One critical point that John makes is the need to make the transition seamless despite the huge number of moving parts in the network. This was a key reason for Cisco’s Carrier Grade Network Address Translation implementation, which provides the scale and performance required to offer a simple way to immediately deal with IPv4 address exhaustion issues. Equally important is that many customers aren’t expected to flash-cut over to IPv4. Instead, the transition time will likely take years to ensure that Internet end users are not adversely affected by the migration.
IPv6 has been top of mind lately, with World IPv6 Day on June 8th that provided a global-scale test flight of IPv6 technology for the purpose of testing and data collection. Cisco also recently announced that French service provider SFR is using our Carrier Grade v6 solution to offer IPv6 services to their residential customers, while still preserving their existing infrastructure investments.
Many people still have questions on the issues and options associated with making the evolution to IPv6. Below, in part one of a four part series, Cisco’s Kelly Ahuja, SVP Service Provider Chief Architecture Office and ACG Research’s Managing Partner Dr. Ray Mota discuss the changed landscape which network operators face that is driving the adoption of IPv6 technology. Ray does make an interesting comment about 2011 being the year of the tablets - and not just for consumer use, but also for business applications. Another point that Ray makes with which we agree is the need for network operators make a near term plan which extends or preserves the use of existing IPv4 assets, and a longer term plan which can migrate services to IPv6 - seamlessly - when needed.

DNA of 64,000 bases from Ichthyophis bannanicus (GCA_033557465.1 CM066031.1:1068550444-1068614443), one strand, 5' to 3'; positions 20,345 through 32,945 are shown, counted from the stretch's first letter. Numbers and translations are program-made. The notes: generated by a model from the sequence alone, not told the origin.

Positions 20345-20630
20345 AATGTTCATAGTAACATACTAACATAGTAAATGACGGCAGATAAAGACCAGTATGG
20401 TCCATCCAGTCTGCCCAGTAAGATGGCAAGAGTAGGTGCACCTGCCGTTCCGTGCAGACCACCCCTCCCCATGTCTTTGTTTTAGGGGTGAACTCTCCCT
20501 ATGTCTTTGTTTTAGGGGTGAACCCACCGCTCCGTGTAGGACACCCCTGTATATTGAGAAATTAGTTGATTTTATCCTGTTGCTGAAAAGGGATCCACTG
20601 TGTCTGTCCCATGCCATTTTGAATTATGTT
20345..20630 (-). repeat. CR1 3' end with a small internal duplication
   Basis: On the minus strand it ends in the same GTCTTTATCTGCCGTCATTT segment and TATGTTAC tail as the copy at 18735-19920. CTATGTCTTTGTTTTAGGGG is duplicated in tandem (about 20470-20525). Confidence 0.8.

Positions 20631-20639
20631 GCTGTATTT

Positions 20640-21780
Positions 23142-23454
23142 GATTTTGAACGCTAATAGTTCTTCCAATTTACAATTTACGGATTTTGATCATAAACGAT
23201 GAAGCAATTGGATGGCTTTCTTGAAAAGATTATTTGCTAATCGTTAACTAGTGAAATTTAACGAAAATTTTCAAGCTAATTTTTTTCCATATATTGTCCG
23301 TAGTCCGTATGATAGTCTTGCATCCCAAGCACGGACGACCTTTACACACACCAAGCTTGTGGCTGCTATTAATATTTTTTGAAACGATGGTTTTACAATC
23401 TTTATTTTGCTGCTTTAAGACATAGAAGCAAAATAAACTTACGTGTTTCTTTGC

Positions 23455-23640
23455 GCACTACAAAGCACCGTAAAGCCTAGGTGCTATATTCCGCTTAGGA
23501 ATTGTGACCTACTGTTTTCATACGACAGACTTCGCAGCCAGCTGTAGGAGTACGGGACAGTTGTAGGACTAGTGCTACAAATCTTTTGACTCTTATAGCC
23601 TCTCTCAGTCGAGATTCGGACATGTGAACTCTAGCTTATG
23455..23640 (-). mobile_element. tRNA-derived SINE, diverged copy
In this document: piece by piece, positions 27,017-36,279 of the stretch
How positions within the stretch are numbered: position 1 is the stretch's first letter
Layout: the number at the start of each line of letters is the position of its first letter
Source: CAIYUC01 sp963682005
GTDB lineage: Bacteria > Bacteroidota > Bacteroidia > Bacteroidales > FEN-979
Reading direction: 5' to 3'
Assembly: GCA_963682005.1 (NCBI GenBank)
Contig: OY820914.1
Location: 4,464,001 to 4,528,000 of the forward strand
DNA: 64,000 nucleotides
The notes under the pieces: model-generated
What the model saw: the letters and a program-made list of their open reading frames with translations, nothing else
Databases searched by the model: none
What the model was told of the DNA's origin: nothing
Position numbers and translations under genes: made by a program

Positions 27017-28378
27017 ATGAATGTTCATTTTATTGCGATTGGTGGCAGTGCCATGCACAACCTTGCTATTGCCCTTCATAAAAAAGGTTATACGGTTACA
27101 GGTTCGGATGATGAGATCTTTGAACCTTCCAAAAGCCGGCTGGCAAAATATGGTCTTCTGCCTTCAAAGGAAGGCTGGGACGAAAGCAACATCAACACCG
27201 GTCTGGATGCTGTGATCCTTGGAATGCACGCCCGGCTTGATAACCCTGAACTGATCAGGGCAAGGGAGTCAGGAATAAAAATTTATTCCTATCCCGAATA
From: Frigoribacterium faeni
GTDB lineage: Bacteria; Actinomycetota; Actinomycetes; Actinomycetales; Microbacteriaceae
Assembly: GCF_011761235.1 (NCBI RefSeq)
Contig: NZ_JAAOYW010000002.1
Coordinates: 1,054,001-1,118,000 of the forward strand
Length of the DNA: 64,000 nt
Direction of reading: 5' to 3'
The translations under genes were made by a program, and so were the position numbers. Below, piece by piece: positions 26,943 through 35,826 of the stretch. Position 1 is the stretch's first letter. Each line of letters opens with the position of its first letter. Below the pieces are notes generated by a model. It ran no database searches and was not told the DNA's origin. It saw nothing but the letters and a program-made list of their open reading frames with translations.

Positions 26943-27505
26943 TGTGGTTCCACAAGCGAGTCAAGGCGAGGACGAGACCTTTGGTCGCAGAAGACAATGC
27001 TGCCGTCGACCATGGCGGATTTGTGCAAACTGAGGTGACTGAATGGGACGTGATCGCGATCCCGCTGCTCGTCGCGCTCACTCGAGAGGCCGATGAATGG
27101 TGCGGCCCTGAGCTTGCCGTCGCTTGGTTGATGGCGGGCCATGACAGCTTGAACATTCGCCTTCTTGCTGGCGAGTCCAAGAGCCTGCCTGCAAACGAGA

Renowned for their forte in traditional and cultural delicacies that date back more than 6,000 years, the French have developed quite a classy reputation. Fine dining, wine and cheese are, of course, the most obvious of their specialties, and now they have a new specialty to add to that list -- IPv6.
France is among the leaders in the worldwide deployment of the Next-Generation IPv6 Internet Their research and efforts date back 15 years and have played an important role in our understanding of IPv6. A recent study by Google has revealed that France is responsible for more than half of current IPv6 traffic worldwide. Three service providers are leading the IPv6 deployments -- France Telecom Group’s Orange, Free and now with this joint announcement, SFR.
SFR announced today that it has selected Cisco’s Carrier-Grade Internet Protocol Version 6 (CGv6) Solution as a first step in transitioning its network infrastructure to IPv6. SFR, the second-largest telecommunications operator in France, has deployed the Cisco ASR 1000 Series router, enabling IPv6 access to the Internet for its business subscribers and 4.6 million residential customers.